Land deal would add to new parkFebruary 14, 2014
By TONY RAAP
Herald Staff Writer
JASPER — The city’s newest park may become bigger.
The City of Jasper could acquire 25 acres of wooded land east of the old Jasper Country Club, the former golf course purchased by the city in April and renamed The Parklands last month. The cost of the additional acreage north of 15th Street and west of Newton Street would be split between the state and the Dubois County Community Foundation, which pools local donations from individuals, businesses and nonprofits into an endowment.
As part of the land deal, the city would become the property’s trustee as long as the land remains a nature area. The move ties into the city’s plans to turn the former golf facility grounds’ 58 acres into a nature park.
“It would be an extension of what we already have,” Jasper Mayor Terry Seitz said.
Greater Jasper Consolidated Schools has expressed interest in buying some of The Parklands from the city. The southwestern edge of The Parklands is adjacent to the eastern edge of Jasper High School property near the athletic complex north of 15th Street.
Seitz said discussions between the city and the school corporation are ongoing. The Greater Jasper School Board has discussed the potential need for a new elementary school facility, but school officials have not formally named The Parklands area as a possible site. Greater Jasper superintendent Tracy Lorey could not be reached this morning.
“There is still nothing concrete that has come out of that,” Seitz said of discussions between the city and school corporation. But he added, “I think that is something that will work itself out.”
The state and community foundation want to buy two tracts of land: About 20 acres owned by the Nordhoff and Gramelspacher families, and about 5 acres that belong to Dr. Thomas Eversman. Both parcels of land border the eastern side of the former nine-hole golf course the city now owns.
The state would put up about $300,000 to buy the land. That money would come from the Bicentennial Nature Trust and the Indiana Heritage Trust, both of which are run by the Indiana Department of Natural Resources.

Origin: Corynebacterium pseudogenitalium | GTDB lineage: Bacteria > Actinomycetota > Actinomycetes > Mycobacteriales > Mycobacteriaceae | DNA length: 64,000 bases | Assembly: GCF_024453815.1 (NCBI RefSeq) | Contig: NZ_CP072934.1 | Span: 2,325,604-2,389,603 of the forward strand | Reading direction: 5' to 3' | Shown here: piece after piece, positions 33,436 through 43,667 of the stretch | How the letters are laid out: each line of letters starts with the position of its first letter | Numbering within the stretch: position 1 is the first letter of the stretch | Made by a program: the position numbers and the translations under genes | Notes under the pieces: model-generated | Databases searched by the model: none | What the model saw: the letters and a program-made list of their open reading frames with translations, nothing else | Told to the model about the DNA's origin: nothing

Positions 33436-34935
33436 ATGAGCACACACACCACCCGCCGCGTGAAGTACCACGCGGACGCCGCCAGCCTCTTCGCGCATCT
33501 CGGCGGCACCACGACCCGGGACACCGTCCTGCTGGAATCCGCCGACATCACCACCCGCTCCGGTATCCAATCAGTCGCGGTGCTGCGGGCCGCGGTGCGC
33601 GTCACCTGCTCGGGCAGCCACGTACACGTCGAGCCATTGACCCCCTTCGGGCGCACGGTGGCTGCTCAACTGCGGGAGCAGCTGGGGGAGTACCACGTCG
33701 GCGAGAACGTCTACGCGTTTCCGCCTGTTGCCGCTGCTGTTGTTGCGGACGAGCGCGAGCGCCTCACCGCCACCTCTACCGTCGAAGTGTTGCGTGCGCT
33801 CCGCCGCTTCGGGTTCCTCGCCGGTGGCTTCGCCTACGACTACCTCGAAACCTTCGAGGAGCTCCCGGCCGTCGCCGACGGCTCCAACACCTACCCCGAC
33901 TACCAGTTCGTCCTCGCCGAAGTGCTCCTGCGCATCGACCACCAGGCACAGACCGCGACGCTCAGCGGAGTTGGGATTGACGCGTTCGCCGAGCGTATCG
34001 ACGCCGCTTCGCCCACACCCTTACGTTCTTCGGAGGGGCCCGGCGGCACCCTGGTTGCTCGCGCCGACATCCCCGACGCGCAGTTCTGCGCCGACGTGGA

The community foundation is seeking about $200,000 in pledges from private donors. Once the money is pledged, the foundation will begin negotiating with the landowners.
If the deal goes through, it would create “a mini-Central Park in the center of Jasper,” said Brad Ward, the community foundation’s CEO, referring to the sprawling urban park in Manhattan.
Ward said city officials brought the idea to the community foundation in October. Everyone agreed the land would fit into the city’s plans for The Parklands.
Last month, Seitz told the city park board the community foundation would apply for money from the Bicentennial Nature Trust.
The country club, which was owned by Club Management of Dubois County, closed in December 2012. City officials in January 2013 decided to buy the property for more than $1 million; the purchase was finalized in April.
After the country club closed, the land was sold in pieces. The Hanselman family, which also owns the Schnitzelbank restaurant in Jasper, bought the clubhouse and turned it into the banquet facility KlubHaus 61.
Contact Tony Raap at firstname.lastname@example.org.
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